Credit: File Photo

In a new report, the county’s inspector general is questioning an agreement between Montgomery County Public Schools and a company tasked with installing cameras on school buses.

Montgomery County Inspector General Edward Blansitt challenges the integrity of the agreement, and the school district’s commitment to ensuring its effectiveness, after the camera company’s CEO and other affiliates were convicted of taking and offering bribes associated with the program.

In his report, Blansitt wrote that there is no indication any county or MCPS employee violated any rules or laws or “had any inappropriate relationship with the vendor.” But he wrote that “it is not apparent that any significant due diligence process took place concerning information supplied by the vendor even after significant adverse information came to light.”

“However, both [Montgomery County police] and MCPS appear to remain reluctant to re-assess the … contract and continue to rely on vendor supplied information to justify the business case and public safety value of the program,” Blansitt wrote.

In 2016, MCPS and the county police department entered a contract with Force Multiplier Solutions to install the safety cameras on each of its 1,300 buses. The cameras capture video of and issue tickets to motorists who pass a stopped bus with its stop-arm extended and flashing lights activated.

Nearly all of the buses are now outfitted. More than 54,000 tickets had been issued through the end of the 2018-19 school year.


The contract said Force Multiplier would install the cameras at no cost to MCPS, but would keep the fine money generated from violations until the company recovered the cost of installing the cameras, estimated to be about $18 million. Blansitt wrote that “it remains unclear whether [Montgomery County Government] or MCPS will receive any citation revenue in the future.”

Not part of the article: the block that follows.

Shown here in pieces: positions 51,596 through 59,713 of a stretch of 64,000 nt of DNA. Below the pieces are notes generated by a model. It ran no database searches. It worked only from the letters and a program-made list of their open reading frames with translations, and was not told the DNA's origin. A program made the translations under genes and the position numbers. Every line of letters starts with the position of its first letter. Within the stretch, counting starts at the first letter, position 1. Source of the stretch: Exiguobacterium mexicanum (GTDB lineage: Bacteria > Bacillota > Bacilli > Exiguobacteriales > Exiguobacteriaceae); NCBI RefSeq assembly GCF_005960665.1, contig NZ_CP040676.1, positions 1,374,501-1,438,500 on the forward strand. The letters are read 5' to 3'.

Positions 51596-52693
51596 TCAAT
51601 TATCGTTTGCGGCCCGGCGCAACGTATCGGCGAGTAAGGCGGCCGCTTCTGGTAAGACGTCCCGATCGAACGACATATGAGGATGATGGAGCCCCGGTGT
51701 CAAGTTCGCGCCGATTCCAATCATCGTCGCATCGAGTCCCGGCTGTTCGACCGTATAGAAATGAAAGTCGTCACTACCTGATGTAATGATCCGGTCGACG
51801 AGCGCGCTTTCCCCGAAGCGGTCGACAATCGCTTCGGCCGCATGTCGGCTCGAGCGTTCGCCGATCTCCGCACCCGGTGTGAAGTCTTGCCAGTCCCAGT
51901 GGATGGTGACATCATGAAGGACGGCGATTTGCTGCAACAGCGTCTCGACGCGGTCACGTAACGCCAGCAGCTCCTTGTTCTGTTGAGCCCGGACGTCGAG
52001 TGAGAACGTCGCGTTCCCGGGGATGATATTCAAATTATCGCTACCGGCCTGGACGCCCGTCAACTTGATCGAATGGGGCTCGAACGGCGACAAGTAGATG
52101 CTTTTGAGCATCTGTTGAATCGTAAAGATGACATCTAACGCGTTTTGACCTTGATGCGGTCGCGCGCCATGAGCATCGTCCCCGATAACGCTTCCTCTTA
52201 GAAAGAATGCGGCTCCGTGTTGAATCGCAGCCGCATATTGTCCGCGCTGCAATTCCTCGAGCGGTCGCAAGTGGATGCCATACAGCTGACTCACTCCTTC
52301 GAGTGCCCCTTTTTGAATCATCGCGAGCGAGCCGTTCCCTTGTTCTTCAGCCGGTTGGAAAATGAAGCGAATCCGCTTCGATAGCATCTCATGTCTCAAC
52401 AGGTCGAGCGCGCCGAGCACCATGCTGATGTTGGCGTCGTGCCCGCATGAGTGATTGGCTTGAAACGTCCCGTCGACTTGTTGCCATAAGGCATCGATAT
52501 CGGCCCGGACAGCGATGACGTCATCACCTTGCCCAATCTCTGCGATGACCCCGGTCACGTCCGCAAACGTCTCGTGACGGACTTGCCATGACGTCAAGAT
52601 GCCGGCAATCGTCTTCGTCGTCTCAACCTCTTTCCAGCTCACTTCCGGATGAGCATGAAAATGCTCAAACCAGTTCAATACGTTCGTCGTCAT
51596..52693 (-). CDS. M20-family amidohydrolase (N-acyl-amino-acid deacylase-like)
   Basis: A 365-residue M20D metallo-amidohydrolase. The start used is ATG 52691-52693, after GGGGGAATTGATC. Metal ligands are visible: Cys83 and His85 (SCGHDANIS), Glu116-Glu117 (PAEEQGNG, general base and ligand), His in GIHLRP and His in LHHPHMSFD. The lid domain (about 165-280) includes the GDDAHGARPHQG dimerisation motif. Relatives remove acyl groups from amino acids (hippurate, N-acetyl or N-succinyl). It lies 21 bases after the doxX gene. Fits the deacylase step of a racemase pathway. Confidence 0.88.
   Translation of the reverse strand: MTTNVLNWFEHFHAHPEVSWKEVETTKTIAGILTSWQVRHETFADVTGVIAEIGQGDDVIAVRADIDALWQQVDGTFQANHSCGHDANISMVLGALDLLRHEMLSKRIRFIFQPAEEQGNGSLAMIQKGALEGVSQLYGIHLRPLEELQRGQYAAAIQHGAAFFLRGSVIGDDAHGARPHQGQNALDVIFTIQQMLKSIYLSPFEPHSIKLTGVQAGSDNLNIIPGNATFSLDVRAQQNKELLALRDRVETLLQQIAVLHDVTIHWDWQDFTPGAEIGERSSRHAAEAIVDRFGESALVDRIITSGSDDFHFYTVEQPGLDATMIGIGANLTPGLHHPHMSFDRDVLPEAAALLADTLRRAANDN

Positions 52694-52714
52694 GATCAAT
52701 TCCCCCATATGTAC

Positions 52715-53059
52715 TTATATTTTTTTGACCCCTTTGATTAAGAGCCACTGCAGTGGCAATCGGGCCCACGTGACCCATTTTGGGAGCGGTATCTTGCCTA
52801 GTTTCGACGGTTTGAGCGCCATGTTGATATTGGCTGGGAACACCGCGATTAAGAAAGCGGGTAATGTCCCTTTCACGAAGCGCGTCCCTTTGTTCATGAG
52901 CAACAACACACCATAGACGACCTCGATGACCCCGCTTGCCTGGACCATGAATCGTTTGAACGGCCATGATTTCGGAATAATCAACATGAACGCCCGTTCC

In 2018, Force Multiplier CEO Robert Leonard, Dallas County Schools Superintendent Rick Sorells and Dallas Mayor Dwaine Caraway all pleaded guilty to crimes involving bribes and kickbacks to public officials in exchange for “favorable actions furthering [Force Multiplier’s] local business interests,” according to Blansitt’s report.

Leonard was sentenced in May to seven years in prison for what federal prosecutors described as “the largest domestic public corruption case in history.” Sorells was sentenced Wednesday to seven years in prison for taking $3 million in bribes from the company.


When the investigation into Force Multiplier unfolded in 2017, MCPS signed an amended contract delegating the company’s duties to a company named BusPatrol America. Two years remain in the existing contract.

The new contract was considered a “bridge contract” using an existing agreement between the company and the Baton Rouge, Louisiana, public school system. That school system receives 20% of ticket revenue. Ten percent goes to the sheriff’s department and the rest to the bus camera company.

Montgomery County has no such agreement. Under the MCPS contract, the entirety of the $250 fine goes to BusPatrol.